The Mark Weber Report: How Important Is the Constitution?

November 23, 2011

US Constitution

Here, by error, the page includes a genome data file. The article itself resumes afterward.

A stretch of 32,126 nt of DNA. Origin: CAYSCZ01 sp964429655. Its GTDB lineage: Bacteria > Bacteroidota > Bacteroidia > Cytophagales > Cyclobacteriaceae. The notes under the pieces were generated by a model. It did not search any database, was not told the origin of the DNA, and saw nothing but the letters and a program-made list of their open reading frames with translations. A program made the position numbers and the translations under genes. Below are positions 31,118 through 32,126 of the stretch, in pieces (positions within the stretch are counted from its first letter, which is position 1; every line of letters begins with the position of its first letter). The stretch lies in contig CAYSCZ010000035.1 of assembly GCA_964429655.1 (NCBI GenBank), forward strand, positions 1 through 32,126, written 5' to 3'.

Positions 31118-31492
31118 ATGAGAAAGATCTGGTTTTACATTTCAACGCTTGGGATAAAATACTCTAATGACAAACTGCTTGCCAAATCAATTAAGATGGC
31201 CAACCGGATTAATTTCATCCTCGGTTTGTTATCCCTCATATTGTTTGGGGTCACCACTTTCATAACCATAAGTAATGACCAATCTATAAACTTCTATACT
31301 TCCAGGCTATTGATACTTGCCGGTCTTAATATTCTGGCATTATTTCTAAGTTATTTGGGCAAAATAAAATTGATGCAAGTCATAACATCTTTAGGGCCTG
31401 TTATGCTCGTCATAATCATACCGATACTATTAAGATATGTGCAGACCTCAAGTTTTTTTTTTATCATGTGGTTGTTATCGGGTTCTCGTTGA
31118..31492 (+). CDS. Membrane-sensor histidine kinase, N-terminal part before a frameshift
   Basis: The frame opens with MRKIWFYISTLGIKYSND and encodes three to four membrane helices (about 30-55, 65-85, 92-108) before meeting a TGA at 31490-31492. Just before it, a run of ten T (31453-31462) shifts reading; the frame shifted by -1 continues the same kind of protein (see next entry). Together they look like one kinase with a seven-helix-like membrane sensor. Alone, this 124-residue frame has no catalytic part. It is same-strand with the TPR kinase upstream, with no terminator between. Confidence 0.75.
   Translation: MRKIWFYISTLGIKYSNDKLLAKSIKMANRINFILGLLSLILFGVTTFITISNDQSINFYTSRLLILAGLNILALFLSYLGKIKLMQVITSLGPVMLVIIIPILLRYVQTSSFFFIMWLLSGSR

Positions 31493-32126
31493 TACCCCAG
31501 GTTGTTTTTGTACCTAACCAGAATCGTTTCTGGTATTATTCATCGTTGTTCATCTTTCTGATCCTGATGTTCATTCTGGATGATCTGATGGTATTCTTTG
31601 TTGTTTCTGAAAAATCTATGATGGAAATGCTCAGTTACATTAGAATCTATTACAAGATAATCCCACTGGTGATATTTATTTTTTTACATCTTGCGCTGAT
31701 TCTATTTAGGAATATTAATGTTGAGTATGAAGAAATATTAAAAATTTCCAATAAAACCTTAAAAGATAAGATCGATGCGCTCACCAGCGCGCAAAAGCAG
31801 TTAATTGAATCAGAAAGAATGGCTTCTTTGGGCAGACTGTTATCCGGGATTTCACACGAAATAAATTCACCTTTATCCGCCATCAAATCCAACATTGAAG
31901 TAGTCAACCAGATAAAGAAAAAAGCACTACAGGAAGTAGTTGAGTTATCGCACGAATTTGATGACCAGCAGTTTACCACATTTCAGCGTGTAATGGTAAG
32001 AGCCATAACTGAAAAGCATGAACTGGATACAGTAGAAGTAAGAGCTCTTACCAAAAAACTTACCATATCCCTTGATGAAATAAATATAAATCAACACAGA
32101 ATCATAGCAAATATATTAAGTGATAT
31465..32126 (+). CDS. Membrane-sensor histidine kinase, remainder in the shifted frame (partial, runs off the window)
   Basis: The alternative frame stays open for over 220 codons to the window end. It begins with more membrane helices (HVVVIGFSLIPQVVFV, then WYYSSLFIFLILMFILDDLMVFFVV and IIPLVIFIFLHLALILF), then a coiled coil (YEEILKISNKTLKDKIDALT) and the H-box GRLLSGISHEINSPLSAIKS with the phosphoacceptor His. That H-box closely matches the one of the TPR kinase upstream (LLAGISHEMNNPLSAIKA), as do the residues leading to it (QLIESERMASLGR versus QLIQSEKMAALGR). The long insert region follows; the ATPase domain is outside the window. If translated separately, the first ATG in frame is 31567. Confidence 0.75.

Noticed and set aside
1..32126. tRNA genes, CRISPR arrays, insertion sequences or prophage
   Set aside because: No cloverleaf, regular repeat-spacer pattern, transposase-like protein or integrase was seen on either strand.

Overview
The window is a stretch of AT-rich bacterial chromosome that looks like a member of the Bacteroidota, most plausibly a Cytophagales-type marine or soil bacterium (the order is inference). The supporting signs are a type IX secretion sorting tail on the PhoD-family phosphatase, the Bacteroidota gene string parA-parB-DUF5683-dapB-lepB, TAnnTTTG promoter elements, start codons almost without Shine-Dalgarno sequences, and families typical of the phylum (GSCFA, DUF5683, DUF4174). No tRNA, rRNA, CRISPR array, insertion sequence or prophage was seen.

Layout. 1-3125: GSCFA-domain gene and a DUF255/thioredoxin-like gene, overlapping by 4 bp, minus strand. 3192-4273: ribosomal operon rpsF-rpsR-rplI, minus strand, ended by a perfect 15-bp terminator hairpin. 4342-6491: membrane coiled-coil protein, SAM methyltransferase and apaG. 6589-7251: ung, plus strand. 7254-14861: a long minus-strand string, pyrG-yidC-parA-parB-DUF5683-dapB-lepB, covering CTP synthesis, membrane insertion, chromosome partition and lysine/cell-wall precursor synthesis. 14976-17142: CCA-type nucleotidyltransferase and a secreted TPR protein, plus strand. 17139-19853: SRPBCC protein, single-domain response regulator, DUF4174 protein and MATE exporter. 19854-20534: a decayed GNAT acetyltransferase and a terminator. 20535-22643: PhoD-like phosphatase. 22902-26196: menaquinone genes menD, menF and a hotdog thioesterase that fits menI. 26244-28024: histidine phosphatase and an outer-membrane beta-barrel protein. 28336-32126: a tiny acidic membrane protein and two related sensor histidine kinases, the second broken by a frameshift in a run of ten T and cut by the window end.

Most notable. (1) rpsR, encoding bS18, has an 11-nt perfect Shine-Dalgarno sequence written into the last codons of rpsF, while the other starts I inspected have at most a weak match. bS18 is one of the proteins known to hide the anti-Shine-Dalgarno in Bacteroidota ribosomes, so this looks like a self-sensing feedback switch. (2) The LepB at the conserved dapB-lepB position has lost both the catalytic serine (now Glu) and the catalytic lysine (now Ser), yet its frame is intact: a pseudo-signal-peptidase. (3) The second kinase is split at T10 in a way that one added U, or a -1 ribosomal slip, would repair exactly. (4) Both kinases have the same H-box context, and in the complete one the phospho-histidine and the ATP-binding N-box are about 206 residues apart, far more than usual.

Many Americans believe that our country’s problems could be solved, at least in large measure, by “restoring” the “constitutional republic” and by “returning” to the letter and spirit of the US Constitution. But no constitution, even the most brilliantly written one, can save a society from corruption, ignorance, disorder, and poverty. What is crucial in determining the level of prosperity, education, orderliness and culture in a society is not its constitution, but rather the character, quality and values of its people, and especially its leaders. For many years now the US Supreme Court, reflecting the interests, agenda and ideology of those who hold power, has “interpreted” the Constitution to validate the programs and policies it likes — in blatant violation of the document’s original spirit and plain meaning. Few Americans realize just how undemocratic the “original” Constitution was, and how distrustful its authors were of power by “the people.” While the US Constitution is brilliantly conceived, it has major defects. It failed in the most serious crisis in US history: the Civil War. Now it’s little more than an instrument of those in power to provide a veneer of legality in furthering their interests and agenda.

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